# Recurrence relation and induction

I have this given recurrence relation:

$$T(n) = 3T(\lfloor n/2 \rfloor)$$

Initial value: $$T(1) = 1$$

and I should show that $$T(n) = O(n^{\alpha})$$ and $$\alpha = log_2(3)$$

to solve that I should define: $$P(n) :\Leftrightarrow T(n) \leq n^{\alpha}$$ and $$P(n)$$ holds for all $$n \geq 1$$ and I should show that by induction.

But I don't understand what that $$P(n) :\Leftrightarrow T(n) \leq n^{\alpha}$$ means?

Is $$P(n) = T(n)$$?

solution:

Base:

$$n \geq 1$$ and $$n = 1$$

$$3T(\lfloor 1/2 \rfloor) \leq 1^{log_2(3)}$$

$$\lfloor 3/2 \rfloor \leq 1^{log_2(3)}$$

$$1 \leq 1$$

Hypothesis:

$$3T(\lfloor n/2 \rfloor) \leq n^{log_2(3)}$$

Step:

$$T(n) = 3T(\lfloor \frac{n}{2} \rfloor) \\ \leq (\frac{n}{2})^{log_2(3)} \\ = 3^{log_2(\frac{n}{2})} \\ = 3^{log_2(n)- log_2(2)} \\ = 3^{log_2(n)- 1} \\ \leq 3^{log_2(n)} = n^{log_2(3)}$$

is that right?

• $P(n)$ is not a function but $T(n)$ is, $P(n)$ is a proposition. Dec 27 '19 at 16:15
• ok but how should I define P(n)? Is it not possible to do the induction on T(n)? Dec 27 '19 at 16:17
• I don't think it is the best way to prove it, moreover $T(n)=\mathcal{O}(n^{\alpha})$ doesn't mean that $T(n)\leqslant n^{\alpha}$, it means that there exists $C>0$ such that $T(n)\leqslant C n^{\alpha}$ for all $n\in\mathbb{N}$. I would suggest to study $u_p=T(2^p)$ that verifies $u_{p+1}=3u_p$, show by induction that $T$ is increasing, then use $T(n)\leqslant u_{1+\lfloor \log_2(n)\rfloor}$. Dec 27 '19 at 16:23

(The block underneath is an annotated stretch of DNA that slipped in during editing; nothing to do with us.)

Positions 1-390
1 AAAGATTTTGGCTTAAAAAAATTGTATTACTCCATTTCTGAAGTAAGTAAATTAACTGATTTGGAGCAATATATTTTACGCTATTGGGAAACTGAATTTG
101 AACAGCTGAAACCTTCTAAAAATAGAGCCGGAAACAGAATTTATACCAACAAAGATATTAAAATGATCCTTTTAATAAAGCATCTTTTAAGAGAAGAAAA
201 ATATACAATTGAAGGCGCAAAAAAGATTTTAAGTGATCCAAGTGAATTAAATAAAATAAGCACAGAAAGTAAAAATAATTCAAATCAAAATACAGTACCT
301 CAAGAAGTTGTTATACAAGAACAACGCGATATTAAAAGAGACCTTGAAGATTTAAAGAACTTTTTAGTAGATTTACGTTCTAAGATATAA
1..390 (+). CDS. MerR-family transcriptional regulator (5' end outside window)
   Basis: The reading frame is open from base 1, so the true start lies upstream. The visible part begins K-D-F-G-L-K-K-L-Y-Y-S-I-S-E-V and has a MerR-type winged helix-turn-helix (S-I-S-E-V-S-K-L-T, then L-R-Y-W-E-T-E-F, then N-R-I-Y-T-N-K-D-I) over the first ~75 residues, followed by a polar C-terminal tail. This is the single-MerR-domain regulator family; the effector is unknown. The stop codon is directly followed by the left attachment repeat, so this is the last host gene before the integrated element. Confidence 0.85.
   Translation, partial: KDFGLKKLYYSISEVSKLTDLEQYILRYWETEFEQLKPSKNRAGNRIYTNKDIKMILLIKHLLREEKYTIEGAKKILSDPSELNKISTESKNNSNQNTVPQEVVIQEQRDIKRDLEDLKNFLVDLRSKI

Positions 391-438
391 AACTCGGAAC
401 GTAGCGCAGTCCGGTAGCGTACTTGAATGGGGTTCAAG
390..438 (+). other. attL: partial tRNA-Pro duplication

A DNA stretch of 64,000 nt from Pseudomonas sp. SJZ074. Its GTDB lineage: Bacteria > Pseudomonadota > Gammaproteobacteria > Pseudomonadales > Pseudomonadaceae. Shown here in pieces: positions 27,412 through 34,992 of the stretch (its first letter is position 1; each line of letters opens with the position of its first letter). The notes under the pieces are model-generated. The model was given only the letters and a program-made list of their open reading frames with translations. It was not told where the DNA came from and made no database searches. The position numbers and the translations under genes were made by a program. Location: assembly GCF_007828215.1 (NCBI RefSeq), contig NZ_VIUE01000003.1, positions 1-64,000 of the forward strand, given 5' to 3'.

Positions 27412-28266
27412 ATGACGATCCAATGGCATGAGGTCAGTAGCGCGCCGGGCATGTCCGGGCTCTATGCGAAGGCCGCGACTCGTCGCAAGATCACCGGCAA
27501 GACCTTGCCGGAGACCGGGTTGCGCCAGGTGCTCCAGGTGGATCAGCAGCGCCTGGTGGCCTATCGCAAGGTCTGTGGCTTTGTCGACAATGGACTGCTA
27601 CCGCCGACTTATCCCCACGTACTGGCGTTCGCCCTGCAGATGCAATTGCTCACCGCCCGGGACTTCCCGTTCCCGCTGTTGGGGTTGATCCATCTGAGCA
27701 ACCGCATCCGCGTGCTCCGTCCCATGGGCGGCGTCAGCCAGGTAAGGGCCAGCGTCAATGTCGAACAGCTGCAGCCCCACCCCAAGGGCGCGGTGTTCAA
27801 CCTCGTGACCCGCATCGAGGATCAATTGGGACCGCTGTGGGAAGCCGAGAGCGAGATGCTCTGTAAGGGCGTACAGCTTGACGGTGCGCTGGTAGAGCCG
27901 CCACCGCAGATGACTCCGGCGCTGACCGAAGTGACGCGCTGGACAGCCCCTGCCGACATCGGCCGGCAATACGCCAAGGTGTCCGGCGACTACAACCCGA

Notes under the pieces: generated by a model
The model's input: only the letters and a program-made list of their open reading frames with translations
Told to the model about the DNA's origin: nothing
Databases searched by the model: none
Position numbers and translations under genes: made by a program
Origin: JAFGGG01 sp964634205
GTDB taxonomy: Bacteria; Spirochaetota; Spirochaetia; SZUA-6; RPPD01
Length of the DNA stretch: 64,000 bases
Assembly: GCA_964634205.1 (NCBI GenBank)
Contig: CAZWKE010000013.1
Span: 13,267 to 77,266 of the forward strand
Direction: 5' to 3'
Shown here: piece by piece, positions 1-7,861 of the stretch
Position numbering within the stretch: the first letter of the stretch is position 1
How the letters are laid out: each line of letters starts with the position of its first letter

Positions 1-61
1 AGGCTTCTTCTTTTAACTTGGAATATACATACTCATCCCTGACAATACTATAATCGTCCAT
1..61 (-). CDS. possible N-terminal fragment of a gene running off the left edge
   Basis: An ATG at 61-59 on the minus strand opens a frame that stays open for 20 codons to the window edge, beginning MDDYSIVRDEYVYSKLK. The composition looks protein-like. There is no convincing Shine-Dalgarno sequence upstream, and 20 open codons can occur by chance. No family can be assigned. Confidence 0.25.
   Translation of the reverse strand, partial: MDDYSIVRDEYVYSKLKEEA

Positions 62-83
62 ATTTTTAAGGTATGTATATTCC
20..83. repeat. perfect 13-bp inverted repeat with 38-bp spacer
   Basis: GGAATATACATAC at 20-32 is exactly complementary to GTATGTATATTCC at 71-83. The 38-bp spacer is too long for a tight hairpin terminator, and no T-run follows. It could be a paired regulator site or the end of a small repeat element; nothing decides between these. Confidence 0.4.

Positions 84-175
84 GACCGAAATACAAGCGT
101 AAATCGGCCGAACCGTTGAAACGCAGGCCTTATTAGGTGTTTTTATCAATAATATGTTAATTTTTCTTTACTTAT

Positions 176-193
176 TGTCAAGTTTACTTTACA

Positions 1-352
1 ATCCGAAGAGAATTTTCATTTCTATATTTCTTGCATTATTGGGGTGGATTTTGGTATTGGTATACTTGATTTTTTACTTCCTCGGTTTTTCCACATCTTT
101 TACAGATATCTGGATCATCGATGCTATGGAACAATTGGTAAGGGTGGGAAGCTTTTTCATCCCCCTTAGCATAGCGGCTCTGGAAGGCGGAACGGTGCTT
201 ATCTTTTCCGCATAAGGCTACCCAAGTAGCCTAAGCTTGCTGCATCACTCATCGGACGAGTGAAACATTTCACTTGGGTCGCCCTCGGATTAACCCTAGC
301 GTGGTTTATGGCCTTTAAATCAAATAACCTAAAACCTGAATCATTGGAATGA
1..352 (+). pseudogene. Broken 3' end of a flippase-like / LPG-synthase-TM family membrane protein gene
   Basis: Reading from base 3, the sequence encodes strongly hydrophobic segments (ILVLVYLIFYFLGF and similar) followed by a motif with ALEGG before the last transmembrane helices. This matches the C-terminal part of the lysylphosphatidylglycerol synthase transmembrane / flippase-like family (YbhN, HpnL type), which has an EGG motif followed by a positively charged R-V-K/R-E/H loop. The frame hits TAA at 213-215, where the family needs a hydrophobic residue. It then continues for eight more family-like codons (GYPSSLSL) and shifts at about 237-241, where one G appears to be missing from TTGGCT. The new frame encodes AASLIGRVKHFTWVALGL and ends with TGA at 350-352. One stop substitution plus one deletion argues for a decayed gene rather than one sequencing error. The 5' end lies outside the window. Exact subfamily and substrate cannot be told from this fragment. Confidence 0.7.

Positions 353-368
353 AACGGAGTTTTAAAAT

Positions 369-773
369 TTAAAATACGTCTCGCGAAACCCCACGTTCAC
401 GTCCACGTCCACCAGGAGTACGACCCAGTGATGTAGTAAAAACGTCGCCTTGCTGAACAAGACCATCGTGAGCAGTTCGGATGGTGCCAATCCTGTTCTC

• ok thanks I think now I get it Dec 27 '19 at 16:25

Prove, by induction on the number of binary digits of $$n$$, that $$T(n)=3^{\lfloor\log_2n\rfloor}$$. Since $$3^{\log_2n}=n^{\log_23}$$, $$\frac13n^{\log_23}\lt T(n)\le n^{\log_23}$$.
• @ArminZierlinger For $j\in\{0,\,1\}$, $T(2n+j)=3T(n)$. Apart from the factor of $3$, we've deleted the last binary digit of $T$'s argument. Now repeat. The first such digit is $1$.